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Clegg to Say Backing Britain in EU Doesn’t Mean Opposing Reform

Deputy Prime Minister Nick Clegg will today argue that supporting Britain’s European Union membership doesn’t mean opposing reform as polls suggest his Liberal Democrat party will come last in EU elections later this month.

“The idea that if you are pro-Europe, you are somehow anti-reform, that if you are in favour of staying in, you think the EU doesn’t need to change” is “utter nonsense,” Clegg will say in a speech in London today, according to remarks released by his office.

Clegg is seeking to drum up support for Liberal Democrats ahead of the May 22 vote after Nigel Farage, leader of the U.K. Independence Party, which advocates withdrawal from the EU, won two successive debates on membership of the bloc against him. His comments today follow a speech by Chief Secretary to the Treasury Danny Alexander on April 28, in which he said an EU exit would kill the recovery “stone dead.”

Clegg will argue that his party is the most united on Europe and therefore will be more effective at delivering reform.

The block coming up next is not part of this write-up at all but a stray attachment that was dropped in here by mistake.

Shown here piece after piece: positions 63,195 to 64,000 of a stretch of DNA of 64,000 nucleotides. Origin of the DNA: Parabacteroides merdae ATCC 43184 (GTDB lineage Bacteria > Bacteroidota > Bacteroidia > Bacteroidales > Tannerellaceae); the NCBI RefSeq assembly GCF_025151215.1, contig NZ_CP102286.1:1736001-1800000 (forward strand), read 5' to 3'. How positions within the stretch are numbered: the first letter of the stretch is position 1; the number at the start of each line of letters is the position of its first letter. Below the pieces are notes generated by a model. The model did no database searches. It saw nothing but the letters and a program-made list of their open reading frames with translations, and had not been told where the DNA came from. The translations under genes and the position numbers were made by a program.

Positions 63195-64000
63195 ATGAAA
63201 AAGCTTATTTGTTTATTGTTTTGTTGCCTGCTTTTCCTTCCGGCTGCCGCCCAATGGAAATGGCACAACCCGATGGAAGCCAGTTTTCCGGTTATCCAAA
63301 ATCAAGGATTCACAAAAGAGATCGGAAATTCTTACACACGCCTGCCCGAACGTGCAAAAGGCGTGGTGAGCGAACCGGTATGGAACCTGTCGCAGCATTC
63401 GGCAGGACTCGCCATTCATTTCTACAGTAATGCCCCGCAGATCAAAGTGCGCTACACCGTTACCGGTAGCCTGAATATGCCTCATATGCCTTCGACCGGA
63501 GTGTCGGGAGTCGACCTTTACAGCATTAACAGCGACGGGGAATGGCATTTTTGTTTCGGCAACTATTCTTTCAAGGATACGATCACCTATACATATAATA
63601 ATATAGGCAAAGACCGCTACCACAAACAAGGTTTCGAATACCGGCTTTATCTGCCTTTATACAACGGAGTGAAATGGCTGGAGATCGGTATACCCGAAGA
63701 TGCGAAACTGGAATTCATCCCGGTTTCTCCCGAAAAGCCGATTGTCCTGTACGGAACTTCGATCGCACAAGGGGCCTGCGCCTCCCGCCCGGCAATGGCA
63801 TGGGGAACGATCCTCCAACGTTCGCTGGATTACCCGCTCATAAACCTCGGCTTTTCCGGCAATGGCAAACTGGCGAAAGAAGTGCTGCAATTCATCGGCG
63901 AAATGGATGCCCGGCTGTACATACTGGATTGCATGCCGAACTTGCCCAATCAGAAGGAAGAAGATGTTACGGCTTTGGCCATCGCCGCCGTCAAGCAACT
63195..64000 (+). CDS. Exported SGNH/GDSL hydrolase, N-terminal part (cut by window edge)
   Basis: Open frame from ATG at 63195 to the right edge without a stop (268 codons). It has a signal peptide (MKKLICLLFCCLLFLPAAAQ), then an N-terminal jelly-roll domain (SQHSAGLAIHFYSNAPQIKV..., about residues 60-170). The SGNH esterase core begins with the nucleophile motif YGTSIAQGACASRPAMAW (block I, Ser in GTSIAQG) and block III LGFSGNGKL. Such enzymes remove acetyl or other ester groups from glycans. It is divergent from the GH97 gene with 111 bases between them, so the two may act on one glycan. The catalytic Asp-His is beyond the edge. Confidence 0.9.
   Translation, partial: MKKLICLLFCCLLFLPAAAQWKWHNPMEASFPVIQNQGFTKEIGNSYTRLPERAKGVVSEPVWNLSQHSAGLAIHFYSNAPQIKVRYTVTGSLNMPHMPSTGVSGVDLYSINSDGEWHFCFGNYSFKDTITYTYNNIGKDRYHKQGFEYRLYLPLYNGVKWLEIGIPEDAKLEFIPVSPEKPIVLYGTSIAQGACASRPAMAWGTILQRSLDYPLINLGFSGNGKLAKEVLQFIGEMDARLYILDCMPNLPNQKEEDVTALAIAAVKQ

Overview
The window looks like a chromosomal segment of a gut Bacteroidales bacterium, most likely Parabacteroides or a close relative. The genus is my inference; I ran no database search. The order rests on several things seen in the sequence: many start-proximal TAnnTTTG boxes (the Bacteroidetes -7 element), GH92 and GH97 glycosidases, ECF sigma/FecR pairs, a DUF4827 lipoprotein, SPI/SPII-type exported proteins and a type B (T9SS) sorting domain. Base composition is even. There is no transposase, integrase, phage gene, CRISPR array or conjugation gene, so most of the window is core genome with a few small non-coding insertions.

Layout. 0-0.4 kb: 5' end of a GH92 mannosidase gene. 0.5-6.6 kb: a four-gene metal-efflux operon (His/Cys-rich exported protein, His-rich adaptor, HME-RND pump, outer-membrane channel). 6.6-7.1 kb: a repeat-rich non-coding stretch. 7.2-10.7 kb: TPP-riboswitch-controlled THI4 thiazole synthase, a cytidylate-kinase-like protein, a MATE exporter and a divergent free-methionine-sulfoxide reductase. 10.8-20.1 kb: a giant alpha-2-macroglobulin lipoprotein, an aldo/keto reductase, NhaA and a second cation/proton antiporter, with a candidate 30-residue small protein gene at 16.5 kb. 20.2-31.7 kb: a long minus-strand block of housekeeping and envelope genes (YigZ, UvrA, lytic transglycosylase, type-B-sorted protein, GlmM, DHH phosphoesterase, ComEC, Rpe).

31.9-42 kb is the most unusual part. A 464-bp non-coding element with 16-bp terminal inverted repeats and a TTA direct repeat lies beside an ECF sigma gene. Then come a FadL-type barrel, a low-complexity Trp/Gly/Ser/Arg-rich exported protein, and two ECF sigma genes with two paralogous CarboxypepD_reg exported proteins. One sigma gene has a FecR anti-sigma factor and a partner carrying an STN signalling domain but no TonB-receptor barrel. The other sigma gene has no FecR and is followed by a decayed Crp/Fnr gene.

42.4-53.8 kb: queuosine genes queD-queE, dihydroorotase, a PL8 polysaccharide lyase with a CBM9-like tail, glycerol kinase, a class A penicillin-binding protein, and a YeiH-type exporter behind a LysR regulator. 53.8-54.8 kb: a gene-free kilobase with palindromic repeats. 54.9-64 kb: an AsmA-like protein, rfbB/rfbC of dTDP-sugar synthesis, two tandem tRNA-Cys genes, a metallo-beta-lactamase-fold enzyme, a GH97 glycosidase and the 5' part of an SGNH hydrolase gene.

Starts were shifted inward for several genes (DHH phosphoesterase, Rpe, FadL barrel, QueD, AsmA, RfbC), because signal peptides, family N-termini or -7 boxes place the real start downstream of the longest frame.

European Commission President Jose Manuel Barroso said in a speech in Berlin this week that Britain should be treated as a special case in the EU, and that the bloc “can, and should, find ways to cater to the U.K.’s specificity.”

“I do acknowledge that for historical, geopolitical and economic reasons the case of the U.K. may be seen as a special one,” Barroso said. “Precisely because of this, it would be a mistake to transform an exception for the U.K into a rule for everybody else.”

Clegg will also set out the economic arguments for continued EU membership. He will say that completing the single market could increase Britain’s gross domestic product by 7 percent, while completing the EU’s trade agreements and increasing EU R&D spending could create over 300,000 new jobs in Britain.

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